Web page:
Rutgers G: 2 Deaths, No Hardship Waiver

The NCAA’s stupidity knows no bounds.

Just days after a public relations disaster for requiring a former Marine to sit out a year of football at Middle Tennessee State for participating in military intramurals (a decision it later reversed under immense pressure), the New York Post is reporting that the governing body for college sports is denying a hardship waiver to Rutgers guard Kerwin Okoro - who transferred from Iowa State - after the death of his father and brother within two months last season.

The NCAA grants hardship waivers that do not require transfers to sit out a year based on injury, illness or financial hardship of an immediate family member or legal guardian. While it’s been used in the past by players to circumvent sitting out a season, you would think the NCAA would use common sense and allow Okoro to return closer to home in The Bronx over such a tragic set of circumstances without the normal transfer rules applying.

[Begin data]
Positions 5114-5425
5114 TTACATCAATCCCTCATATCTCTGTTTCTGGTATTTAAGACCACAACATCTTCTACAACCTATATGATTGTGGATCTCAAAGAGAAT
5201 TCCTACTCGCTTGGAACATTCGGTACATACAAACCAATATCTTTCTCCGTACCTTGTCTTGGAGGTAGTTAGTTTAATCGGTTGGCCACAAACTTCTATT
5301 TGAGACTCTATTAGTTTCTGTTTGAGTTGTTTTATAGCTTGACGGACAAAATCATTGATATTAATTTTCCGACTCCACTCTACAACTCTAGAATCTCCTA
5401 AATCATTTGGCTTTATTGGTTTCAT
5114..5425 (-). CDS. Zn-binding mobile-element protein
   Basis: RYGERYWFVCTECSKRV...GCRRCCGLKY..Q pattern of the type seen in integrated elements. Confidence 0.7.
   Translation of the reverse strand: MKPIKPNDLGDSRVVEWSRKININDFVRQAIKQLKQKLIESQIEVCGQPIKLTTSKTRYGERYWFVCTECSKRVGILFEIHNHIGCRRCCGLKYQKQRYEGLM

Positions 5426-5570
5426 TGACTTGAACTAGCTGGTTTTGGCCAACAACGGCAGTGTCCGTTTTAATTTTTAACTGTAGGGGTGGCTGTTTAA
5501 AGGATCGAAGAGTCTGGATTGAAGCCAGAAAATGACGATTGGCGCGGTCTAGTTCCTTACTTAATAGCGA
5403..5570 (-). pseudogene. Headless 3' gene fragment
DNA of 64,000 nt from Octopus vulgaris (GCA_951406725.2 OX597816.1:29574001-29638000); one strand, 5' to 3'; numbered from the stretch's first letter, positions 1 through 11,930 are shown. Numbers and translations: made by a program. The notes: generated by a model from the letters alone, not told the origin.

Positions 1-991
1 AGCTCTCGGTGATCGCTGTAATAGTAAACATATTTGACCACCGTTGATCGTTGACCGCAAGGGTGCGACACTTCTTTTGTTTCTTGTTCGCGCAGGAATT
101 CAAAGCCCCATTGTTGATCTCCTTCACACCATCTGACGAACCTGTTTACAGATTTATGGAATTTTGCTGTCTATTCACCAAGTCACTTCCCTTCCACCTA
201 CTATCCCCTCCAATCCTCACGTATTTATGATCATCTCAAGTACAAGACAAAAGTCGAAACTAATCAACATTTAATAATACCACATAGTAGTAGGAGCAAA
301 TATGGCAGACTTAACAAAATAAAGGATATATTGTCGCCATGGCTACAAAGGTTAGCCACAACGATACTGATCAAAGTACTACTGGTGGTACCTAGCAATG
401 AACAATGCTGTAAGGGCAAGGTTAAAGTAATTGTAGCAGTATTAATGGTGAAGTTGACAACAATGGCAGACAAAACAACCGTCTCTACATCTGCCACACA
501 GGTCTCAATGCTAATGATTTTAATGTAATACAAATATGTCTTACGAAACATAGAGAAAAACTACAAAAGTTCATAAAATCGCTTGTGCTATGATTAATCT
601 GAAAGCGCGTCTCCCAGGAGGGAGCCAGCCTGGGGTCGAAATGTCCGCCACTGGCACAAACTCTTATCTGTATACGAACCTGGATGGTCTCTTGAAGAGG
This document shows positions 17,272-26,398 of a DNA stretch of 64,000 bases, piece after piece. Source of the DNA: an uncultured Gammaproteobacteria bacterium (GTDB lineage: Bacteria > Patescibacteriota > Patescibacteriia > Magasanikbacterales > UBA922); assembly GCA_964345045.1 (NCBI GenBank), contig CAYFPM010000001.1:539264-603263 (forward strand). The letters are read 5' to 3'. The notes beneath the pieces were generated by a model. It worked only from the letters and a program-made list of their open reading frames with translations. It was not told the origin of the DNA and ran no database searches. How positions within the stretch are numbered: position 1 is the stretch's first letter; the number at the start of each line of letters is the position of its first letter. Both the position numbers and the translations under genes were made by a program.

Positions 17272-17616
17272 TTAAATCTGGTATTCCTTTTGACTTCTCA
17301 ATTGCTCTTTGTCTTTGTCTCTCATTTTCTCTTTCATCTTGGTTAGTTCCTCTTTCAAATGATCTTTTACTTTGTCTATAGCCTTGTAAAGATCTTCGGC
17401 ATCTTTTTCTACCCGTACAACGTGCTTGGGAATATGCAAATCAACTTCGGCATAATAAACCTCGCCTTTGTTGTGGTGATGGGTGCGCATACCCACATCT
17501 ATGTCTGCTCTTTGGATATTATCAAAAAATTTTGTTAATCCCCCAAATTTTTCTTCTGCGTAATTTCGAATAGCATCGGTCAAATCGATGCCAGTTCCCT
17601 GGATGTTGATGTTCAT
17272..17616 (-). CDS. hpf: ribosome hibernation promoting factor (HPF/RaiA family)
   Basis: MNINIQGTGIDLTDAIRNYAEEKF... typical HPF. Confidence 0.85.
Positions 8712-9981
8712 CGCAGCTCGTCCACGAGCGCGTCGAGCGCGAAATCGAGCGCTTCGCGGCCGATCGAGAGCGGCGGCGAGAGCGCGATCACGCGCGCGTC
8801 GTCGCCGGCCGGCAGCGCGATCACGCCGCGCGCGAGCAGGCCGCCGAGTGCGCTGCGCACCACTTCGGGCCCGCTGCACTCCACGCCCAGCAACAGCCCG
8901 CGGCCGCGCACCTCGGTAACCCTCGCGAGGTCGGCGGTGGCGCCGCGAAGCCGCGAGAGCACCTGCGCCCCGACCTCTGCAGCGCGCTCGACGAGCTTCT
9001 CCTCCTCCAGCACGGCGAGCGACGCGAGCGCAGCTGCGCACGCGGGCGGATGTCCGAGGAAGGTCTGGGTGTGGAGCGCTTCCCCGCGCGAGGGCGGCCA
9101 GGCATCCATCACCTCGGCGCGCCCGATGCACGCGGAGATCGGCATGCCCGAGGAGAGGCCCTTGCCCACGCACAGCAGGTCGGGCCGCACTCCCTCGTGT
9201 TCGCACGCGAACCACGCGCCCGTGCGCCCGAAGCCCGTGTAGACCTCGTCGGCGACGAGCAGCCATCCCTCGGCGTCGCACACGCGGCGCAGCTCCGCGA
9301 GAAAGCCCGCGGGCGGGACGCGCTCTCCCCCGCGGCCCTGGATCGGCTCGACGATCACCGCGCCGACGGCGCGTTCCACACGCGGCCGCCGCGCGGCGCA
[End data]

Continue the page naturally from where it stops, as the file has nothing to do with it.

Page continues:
Okoro’s father died in December of a stroke while his brother died two months later of colon cancer at the age of 28.

“I think it’s crazy,” Okoro’s AAU coach, Abdu-Allah Torrence, told The Post. “It was hard on the whole family. The biggest [reason for coming home] was being a support system for his mom.”

Despite the infuriating ruling, Okoro had the presence of mind to handle this situation with much more class than the NCAA in tweeting the following on Tuesday and Wednesday:

The news has created another media firestorm with even Dick Vitale coming to Okoro’s defense:

Another kid being unjustly punished by old men without a clue? The villainy of the NCAA and president Mark Emmert are growing by the day.


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